- The definition of clout means strong influence or a clout is a blow or a punch.
- An example of clout is intense political power.
- An example of a clout is a punch to the face.
- To clout is defined as to strike with the hand or to hit a ball hard.
An example of to clout is to punch someone in the arm.
- Now Chiefly Dial.
- a piece of cloth or leather for patching
- any piece of cloth, esp. one for cleaning; rag
- a blow, with or as with the hand; rap
- a hard hit, as in baseball
- power or influence; esp., political power
- Archery a form of long-distance shooting in which archers aim at a large target laid out on the ground with a flag in the center
Origin of cloutMiddle English cloute from Old English clut (akin to Middle Low German kl?t, clod of earth), origin, originally , lump of something, hence, piece of cloth, patch: for Indo-European base see climb
- Now Chiefly Dial. to patch or mend coarsely
- Informal to strike, as with the hand
- Informal to hit (a ball) hard
Origin of cloutME clutien < the n.
nounChiefly Midland US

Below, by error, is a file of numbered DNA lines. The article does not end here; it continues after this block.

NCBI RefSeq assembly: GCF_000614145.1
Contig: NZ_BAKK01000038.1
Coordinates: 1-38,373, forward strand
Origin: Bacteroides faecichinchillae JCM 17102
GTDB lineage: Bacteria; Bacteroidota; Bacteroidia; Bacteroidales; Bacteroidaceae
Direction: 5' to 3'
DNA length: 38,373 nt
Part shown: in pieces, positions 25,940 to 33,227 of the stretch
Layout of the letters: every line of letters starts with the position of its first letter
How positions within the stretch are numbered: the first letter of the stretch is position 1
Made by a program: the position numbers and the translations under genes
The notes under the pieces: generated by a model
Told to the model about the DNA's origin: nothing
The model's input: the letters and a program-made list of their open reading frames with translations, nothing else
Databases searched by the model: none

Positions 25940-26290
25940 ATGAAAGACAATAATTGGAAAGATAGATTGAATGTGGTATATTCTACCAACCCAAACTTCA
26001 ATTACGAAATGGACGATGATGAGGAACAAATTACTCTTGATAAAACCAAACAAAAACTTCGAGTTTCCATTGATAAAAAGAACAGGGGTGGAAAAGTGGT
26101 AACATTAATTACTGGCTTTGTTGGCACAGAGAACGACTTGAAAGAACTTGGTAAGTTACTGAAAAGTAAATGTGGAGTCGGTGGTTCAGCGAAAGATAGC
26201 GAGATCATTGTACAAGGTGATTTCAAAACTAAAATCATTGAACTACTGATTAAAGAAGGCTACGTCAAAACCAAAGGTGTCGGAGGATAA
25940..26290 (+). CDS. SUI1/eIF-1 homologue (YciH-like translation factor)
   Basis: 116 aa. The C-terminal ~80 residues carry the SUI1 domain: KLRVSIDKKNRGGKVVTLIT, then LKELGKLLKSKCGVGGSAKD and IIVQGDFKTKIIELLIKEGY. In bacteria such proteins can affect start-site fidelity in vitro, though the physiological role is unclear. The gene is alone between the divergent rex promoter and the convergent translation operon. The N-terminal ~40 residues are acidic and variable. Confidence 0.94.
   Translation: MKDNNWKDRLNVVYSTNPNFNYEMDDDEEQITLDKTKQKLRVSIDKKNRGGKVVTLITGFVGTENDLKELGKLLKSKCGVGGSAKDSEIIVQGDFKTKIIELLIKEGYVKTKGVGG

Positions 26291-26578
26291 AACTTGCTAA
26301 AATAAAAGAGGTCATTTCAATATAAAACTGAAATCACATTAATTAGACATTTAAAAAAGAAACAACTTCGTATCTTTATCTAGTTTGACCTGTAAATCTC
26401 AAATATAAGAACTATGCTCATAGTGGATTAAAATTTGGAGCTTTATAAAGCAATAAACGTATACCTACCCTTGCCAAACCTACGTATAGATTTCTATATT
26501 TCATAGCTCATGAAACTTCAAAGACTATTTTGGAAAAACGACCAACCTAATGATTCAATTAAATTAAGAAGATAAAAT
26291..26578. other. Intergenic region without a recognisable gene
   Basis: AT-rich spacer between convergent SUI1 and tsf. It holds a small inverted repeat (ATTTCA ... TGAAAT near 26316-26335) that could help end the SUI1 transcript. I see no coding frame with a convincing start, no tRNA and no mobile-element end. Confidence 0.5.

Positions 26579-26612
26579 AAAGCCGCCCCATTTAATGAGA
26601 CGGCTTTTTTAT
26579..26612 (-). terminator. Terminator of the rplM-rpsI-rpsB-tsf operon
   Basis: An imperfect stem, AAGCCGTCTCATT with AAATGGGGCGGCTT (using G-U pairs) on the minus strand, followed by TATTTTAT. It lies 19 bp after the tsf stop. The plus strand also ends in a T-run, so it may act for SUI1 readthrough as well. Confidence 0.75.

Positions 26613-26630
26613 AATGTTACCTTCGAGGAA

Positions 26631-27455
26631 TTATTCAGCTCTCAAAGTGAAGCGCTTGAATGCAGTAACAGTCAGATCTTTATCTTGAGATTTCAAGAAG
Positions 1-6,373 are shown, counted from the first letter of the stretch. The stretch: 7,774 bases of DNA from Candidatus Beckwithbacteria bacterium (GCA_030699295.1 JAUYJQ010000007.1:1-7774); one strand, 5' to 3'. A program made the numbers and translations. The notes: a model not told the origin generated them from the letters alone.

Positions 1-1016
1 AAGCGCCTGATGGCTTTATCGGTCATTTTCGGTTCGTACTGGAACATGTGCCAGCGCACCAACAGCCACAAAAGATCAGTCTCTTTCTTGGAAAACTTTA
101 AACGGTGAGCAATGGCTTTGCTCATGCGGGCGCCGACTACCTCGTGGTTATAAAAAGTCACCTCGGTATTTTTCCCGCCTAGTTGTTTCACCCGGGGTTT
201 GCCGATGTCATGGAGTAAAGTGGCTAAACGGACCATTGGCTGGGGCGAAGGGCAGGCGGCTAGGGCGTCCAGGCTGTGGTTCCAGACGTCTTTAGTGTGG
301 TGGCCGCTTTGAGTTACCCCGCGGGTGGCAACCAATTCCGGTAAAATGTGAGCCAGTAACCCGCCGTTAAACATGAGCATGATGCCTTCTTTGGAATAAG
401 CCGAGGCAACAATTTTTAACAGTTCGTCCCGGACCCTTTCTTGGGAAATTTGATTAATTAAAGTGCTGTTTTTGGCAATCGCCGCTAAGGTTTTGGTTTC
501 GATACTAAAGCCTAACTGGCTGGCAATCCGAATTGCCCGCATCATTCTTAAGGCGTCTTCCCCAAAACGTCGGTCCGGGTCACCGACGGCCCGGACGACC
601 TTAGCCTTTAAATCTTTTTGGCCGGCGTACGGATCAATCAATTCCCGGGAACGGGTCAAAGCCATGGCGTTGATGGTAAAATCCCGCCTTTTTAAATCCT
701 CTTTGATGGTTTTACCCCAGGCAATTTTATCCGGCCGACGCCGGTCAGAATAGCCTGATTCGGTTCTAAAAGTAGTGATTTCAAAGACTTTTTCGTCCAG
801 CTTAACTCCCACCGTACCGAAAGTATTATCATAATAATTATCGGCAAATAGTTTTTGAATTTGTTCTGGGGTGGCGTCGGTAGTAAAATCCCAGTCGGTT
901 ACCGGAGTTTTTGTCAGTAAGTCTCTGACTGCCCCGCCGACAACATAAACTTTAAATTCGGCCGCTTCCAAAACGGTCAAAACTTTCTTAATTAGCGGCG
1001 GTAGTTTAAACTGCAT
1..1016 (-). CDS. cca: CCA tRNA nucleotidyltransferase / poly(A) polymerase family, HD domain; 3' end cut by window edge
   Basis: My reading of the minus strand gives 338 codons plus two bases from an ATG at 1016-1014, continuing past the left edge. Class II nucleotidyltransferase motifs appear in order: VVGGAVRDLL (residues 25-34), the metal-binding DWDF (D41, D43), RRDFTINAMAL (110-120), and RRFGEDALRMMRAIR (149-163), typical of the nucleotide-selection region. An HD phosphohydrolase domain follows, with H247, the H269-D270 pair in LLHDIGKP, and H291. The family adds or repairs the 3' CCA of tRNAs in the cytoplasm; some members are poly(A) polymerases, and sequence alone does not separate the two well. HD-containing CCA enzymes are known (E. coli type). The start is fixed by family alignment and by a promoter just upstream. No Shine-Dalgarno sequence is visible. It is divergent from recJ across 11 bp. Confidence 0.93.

Origin of cloutMiddle English cloth patch, shred of clothing probably from Old English clūt
- a. Influence; pull: “Doctors have banded together into large negotiating groups in efforts to increase their clout” ( George Anders )b. Power; muscle.
- A blow, especially with the fist.
- a. Baseball A long powerful hit.b. Sports An archery target.
transitive verbclout·ed, clout·ing, clouts
Origin of cloutMiddle English back of the hand, slap probably from clout cloth patch, metal plate, fragment ; see clout 1.
- Influence or effectiveness, especially political.
- (regional, informal) A blow with the hand.
- (informal) A home run.
- (archery) The center of the butt at which archers shoot; probably once a piece of white cloth or a nail head.
- (regional, dated) A swaddling cloth.
- (archaic) A cloth; a piece of cloth or leather; a patch; a rag.
- (archaic) An iron plate on an axletree or other wood to keep it from wearing; a washer.
(third-person singular simple present clouts, present participle clouting, simple past and past participle clouted)
Old English clūt, from Proto-Germanic *klūtaz, from Proto-Indo-European *glūdos. Cognate with Old Norse klútr (“kerchief”) (Swedish klut, Danish klud), Middle High German klōz (“lump”) (German Kloß), dialect Russian глуда (gluda) . See also cleat. The sense "influence, especially political" originated in the dialect of Chicago, but has become widespread.